Terrifying Unicorn-Like Creatures Used to Exist

By Trista
Terrifying Unicorn-Like Creatures Used to Exist

The modern rhino is what is left of the ancient beast we would today consider a unicorn. The rhino used to be an incredibly diverse species, with more than 250 known species identified. Now there are a mere five different species. Back in the Miocene period, which was around 23 million years ago, the rhino made up a reasonably large portion of the mammal fauna in countries such as Africa, Asia, Europe, and North America.

Analysis of rhino fossils have determined two distinct lineages of the ancient beast: one being Rhinocerotinae, which is comprised of modern rhinos as well as the recently extinct woolly rhino, and the second being the extinct Elasmotheriinae. Studies suggest that these two groups diverged pretty early on, around 35 million years ago. Elasmotheriinae eventually gave rise to what today we would think of like a unicorn!    

Have you ever wondered what the world would be like if creatures from mythology roamed the Earth? Think no more! Recent evidence suggests that animals similar to our ideas of the mysterious unicorn wandered our lands right around the time of humans. Though they may not, in essence, be the same creature from legend, it comes strikingly close. It is possible that our ancestors once saw these beasts and morphed their image into what we see today. Let us take a closer look at this ancient creature and hopefully develop a new appreciation for the animal.

These things were about the size of a woolly mammoth. Shutterstock


While we may not know precisely where these beautiful beasts came from, what we do know is that what we now know as a unicorn was an ancient version of a rhinoceros. This old soul had only one horn on the top of its head, just like the unicorns of today.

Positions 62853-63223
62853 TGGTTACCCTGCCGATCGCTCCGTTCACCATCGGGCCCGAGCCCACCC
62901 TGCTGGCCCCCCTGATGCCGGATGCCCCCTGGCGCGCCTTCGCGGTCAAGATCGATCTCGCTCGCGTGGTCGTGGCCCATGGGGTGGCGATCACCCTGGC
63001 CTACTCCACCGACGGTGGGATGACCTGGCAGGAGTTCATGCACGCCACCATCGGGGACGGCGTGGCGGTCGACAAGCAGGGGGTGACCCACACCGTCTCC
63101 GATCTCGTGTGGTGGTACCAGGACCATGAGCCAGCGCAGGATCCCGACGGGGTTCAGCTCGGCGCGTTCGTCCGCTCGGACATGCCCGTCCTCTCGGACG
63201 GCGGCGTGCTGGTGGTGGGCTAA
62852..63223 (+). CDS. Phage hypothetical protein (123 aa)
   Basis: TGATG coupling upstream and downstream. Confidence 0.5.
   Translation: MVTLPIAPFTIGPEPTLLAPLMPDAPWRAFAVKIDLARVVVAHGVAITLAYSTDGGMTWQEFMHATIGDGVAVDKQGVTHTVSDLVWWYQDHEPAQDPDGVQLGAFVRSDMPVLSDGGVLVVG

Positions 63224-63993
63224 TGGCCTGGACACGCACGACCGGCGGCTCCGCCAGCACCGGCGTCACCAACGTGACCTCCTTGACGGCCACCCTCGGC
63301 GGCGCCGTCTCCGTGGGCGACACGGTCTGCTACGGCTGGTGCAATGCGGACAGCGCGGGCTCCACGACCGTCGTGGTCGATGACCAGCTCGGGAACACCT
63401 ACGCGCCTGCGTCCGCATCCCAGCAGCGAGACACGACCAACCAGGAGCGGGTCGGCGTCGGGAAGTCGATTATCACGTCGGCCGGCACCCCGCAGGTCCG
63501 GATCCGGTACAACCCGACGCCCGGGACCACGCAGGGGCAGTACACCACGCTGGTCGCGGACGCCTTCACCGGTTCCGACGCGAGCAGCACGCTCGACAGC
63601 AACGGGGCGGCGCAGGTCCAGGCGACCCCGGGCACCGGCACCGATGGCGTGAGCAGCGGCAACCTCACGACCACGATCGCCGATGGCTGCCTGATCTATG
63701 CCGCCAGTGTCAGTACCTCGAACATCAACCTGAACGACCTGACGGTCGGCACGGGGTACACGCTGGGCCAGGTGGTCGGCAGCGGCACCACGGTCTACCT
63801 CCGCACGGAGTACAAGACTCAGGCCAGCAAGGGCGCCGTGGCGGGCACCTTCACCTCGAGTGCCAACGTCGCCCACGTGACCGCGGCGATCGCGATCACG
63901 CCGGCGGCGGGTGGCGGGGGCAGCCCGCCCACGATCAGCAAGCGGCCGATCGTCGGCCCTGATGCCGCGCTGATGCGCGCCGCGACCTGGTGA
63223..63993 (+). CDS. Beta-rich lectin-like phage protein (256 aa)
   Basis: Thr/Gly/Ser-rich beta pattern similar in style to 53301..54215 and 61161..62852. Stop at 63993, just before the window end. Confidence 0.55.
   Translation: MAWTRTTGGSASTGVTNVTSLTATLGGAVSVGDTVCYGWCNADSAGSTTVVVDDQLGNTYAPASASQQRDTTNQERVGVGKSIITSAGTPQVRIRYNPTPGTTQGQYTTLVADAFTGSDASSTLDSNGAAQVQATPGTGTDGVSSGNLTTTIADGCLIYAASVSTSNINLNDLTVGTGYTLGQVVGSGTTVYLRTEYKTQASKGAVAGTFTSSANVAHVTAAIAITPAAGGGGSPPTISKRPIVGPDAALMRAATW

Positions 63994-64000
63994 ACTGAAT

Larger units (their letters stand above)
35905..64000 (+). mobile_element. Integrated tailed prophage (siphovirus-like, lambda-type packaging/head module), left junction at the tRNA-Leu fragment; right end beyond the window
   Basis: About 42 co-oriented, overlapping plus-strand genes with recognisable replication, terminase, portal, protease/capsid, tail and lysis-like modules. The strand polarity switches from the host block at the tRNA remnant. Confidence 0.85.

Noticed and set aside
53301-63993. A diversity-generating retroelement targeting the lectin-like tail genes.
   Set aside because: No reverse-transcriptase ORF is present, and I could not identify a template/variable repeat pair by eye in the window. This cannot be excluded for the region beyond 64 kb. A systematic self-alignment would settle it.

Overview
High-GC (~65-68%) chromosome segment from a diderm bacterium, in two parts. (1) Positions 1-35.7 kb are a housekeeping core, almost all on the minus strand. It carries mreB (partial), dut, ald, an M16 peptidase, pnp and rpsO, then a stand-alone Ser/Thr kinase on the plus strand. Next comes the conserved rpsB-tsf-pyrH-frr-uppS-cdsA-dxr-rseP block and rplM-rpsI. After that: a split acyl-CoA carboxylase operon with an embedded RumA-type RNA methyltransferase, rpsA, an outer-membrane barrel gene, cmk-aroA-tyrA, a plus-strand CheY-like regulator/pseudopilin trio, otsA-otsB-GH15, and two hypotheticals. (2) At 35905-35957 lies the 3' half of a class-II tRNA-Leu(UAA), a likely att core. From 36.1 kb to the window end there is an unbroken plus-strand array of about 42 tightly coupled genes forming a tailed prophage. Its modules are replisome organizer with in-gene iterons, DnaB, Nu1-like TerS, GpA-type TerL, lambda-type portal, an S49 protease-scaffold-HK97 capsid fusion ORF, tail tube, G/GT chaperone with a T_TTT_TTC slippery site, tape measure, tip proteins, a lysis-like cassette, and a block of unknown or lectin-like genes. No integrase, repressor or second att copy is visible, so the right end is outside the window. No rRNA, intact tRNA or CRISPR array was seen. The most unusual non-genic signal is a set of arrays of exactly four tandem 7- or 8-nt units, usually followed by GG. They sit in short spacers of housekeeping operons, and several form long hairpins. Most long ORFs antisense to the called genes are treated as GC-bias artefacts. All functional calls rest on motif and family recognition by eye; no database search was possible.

Elasmotherium is also known as the Giant Siberian Unicorn and is thought to have been alive during the Late Pliocene and Pleistocene eras. The oldest fossils show that they were active as long as 2.6 million years ago, but the most recent findings show that they went extinct only 29,000 years ago. The best-known species is Elasmotherium sibiricum, which was the size of a mammoth, covered in hair with one horn adorning its head. 

Stories have circulated throughout history about the existence of unicorns; the first known mention of a unicorn comes from India. These stories depicted a creature with four legs with hooves, long manes, long fur, and one horn on the top of the head. Greek literature also points to a single-horned animal living in India. 

Unicorns have also been sighted by Arabic travelers, who claim they have witnessed with their own eyes a creature with the body of a mule and the head of a camel, which is adorned with a single horn. The Arab-Persian culture used to view Elasmotherium as the bringer of truth and goodness to the world.

Chinese literature also mentions sighting a beast with the body of a deer with a single horn on its head, which they termed “K’i-lin.” During the Warring States period, a bronze statue was constructed that depicts a one-horned animal, much like Elasmotherium would have looked like. 

It is also believed that the Bible may have mentioned the existence of a unicorn-like creature that was similar to a wild ox. In the context of Christianity, the one horn was thought to symbolize monotheism. 

Then came the Middle Ages. Back then, the unicorn was actually viewed as a symbol of purity and was often associated with virgins. This is evidenced in the art that came from this time period. Also noteworthy during this time is that people would sell narwhal horns as unicorn horns to gullible buyers due to the magical properties they were thought to possess. 

In 1866, a man by the name of Vasily Radlov uncovered a legend in the land of Siberia; according to the story, a “huge black bull” was killed by a single spear; the beast had had a single horn, and it was transported back to camp via sled.

From Russia comes more news of this ancient mystery. In a collection of ballads is found mention of an animal, dubbed the Indrik, that resembles the unicorn. However, their version of the hairy unicorn is not as lovely as it is today. Their version, which was often depicted in battle, is a symbol of lies. It was said the creature resided in the mountains and was believed to give birth to all other animals. They thought the beast saved the Earth from drought and that it roamed around at night.

Today, we don’t overthink about these creatures; they are most beloved by little girls with wild imaginations.